REGARDING the letter from Jem Breeds, June 20.
Gulls do not fish.
The much-misunderstood herring gull is a coastal bird and not a sea bird that spends most of its life out of sight of land.
These coastal birds can range far inland in fields, up river estuaries and over any water.
They are just as happy following the plough, to pick up worms and grubs, as they are a fishing boat.
Sadly the commercial fishing trawlers have become fewer over the last 30 years and the vital food supply has dwindled so much the gulls have had to look elsewhere.
Gulls are by nature opportunist scavengers; they are intelligent birds and have a great ability to adapt to change.
The birds have not only lost their preferred food source but also suitable nesting places on the cliffs so have moved into towns where both are easily provided.
Rooftops make ideal nesting places and vantage points to spot where there maybe sources of food, which we humans leave in the form of litter in the streets or at picnic sites or in our gardens.
They are ‘eagle-eyed’ birds; as soon as one spots a meal others will swoop to take advantage of the easy pickings, and who can blame them for taking such opportunities.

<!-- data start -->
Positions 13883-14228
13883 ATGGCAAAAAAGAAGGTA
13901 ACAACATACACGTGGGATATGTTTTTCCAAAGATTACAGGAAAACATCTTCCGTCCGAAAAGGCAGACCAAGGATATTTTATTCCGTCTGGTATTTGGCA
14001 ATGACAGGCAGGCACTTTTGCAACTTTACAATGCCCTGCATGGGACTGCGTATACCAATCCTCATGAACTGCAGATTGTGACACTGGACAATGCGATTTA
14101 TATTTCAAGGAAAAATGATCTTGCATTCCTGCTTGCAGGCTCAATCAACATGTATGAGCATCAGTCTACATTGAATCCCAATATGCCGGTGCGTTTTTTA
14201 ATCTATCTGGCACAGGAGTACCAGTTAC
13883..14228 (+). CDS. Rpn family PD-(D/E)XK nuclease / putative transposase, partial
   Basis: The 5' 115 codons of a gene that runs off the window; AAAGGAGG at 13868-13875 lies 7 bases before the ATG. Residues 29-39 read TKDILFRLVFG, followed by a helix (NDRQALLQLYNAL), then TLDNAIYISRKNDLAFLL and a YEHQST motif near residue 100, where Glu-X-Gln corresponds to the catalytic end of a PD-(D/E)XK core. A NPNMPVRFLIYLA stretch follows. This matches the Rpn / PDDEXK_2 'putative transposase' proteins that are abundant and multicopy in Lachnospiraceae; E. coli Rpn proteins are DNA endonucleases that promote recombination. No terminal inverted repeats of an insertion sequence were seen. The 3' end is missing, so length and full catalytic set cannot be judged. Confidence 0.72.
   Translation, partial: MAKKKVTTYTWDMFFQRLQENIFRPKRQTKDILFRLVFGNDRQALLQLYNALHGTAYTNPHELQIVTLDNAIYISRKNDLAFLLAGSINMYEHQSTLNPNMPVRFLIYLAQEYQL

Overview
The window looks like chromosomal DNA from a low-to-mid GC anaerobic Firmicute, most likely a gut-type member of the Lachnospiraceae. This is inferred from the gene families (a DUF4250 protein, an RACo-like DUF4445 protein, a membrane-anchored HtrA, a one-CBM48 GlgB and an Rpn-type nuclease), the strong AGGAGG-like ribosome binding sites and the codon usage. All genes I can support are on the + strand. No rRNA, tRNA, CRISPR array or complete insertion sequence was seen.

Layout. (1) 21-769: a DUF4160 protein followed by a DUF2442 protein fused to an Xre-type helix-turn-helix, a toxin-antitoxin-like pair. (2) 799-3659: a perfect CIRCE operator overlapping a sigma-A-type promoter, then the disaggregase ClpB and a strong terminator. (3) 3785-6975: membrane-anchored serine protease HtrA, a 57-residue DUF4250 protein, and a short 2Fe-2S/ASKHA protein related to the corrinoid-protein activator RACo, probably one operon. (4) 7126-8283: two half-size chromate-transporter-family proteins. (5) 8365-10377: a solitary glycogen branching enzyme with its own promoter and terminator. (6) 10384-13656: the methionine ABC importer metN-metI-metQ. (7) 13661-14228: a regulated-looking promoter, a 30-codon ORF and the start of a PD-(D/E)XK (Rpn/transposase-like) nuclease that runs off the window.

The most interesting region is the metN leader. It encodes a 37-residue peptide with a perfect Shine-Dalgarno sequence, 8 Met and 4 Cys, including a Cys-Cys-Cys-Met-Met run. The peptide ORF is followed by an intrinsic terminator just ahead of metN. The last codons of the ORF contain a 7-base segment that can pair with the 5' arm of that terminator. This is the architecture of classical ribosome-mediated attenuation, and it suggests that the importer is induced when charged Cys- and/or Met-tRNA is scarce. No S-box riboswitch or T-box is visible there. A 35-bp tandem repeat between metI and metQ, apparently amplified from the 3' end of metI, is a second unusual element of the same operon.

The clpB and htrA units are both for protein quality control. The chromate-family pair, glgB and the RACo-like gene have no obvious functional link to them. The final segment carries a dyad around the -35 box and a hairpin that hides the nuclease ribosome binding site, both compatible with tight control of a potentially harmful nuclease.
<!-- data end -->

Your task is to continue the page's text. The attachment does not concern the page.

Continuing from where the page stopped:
You can get really close to this handsome bird. I for one enjoy watching their antics, have you ever seen a gull pounding the ground with its large webfeet, in a field or on a lawn, to attract worms to the surface.
Although there may seem to be too many gulls in the towns they have declined by 50 per cent since 1970.
The nuisance gull problems are best tackled by reducing the availability of food on streets and at landfill sites; methods include preventing street littering, and making public waste bins, domestic and business waste containers, and collection arrangements ‘gull proof’.
Those best placed to do this include landfill companies, and local authorities, but the behaviour of private individuals is also important in our ‘throw-away’ society. Do not blame the birds!